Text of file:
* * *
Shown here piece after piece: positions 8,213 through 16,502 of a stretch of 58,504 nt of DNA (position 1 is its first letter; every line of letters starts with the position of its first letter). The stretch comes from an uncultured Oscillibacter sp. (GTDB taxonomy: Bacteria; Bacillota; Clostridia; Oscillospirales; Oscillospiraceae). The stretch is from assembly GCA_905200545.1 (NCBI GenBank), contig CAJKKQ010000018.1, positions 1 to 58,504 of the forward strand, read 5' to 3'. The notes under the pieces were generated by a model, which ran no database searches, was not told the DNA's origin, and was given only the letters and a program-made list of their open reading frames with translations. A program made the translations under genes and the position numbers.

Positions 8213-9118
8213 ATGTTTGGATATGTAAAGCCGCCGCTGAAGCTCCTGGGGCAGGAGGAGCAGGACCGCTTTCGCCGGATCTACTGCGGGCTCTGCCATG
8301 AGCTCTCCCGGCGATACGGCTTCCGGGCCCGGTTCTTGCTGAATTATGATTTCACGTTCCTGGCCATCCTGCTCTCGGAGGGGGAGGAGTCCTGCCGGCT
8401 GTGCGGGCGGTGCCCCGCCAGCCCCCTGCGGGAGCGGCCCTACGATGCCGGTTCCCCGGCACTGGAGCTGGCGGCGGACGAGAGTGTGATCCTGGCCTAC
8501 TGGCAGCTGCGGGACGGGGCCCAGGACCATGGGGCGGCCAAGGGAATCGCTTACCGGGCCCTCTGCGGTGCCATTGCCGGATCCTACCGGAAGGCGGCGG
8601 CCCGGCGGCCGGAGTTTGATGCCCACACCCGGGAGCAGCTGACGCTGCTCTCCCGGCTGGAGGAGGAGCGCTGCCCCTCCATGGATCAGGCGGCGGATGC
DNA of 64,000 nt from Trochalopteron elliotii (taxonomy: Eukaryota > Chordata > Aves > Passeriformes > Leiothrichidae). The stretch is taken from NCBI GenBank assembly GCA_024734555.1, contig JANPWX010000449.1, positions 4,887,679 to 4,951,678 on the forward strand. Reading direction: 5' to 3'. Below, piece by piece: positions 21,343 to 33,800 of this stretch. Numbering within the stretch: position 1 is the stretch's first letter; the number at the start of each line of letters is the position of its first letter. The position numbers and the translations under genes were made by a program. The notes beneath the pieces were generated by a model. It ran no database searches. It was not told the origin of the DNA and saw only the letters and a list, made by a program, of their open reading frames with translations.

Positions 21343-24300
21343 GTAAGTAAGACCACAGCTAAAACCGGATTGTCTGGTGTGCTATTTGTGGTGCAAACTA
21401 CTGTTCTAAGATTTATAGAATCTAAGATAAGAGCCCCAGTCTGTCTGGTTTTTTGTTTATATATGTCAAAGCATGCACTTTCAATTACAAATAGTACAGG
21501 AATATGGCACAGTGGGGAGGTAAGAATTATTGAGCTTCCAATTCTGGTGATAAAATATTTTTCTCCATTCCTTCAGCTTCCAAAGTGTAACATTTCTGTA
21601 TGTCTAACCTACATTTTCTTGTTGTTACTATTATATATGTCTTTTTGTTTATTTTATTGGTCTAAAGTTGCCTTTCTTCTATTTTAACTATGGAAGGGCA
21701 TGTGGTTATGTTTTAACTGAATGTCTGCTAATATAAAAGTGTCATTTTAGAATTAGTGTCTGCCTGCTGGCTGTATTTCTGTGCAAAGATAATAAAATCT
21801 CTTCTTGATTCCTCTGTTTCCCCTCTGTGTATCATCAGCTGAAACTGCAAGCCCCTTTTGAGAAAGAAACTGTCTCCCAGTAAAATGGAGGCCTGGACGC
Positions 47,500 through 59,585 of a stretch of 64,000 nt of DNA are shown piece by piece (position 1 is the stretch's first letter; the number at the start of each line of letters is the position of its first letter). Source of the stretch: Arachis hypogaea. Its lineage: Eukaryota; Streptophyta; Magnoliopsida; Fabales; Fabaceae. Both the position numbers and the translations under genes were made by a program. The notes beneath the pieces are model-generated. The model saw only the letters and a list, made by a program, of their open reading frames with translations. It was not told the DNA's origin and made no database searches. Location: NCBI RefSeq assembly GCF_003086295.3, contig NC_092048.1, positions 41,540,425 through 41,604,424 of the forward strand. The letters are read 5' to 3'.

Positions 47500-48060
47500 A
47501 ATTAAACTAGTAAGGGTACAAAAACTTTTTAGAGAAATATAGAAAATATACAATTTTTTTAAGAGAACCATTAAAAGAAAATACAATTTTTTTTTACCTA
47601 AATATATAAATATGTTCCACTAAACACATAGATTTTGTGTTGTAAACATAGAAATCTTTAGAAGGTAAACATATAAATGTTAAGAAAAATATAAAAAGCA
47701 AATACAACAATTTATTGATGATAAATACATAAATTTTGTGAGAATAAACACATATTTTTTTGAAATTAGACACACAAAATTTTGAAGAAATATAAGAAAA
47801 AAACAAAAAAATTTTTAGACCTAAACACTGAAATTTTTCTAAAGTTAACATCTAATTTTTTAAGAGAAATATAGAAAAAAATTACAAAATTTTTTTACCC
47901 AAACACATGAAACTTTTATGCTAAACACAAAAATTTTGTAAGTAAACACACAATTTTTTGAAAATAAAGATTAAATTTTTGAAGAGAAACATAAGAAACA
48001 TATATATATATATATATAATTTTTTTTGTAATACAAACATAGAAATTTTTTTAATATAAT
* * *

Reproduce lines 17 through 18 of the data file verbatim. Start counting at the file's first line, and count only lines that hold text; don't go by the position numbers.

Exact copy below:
Positions 47500-48060
47500 A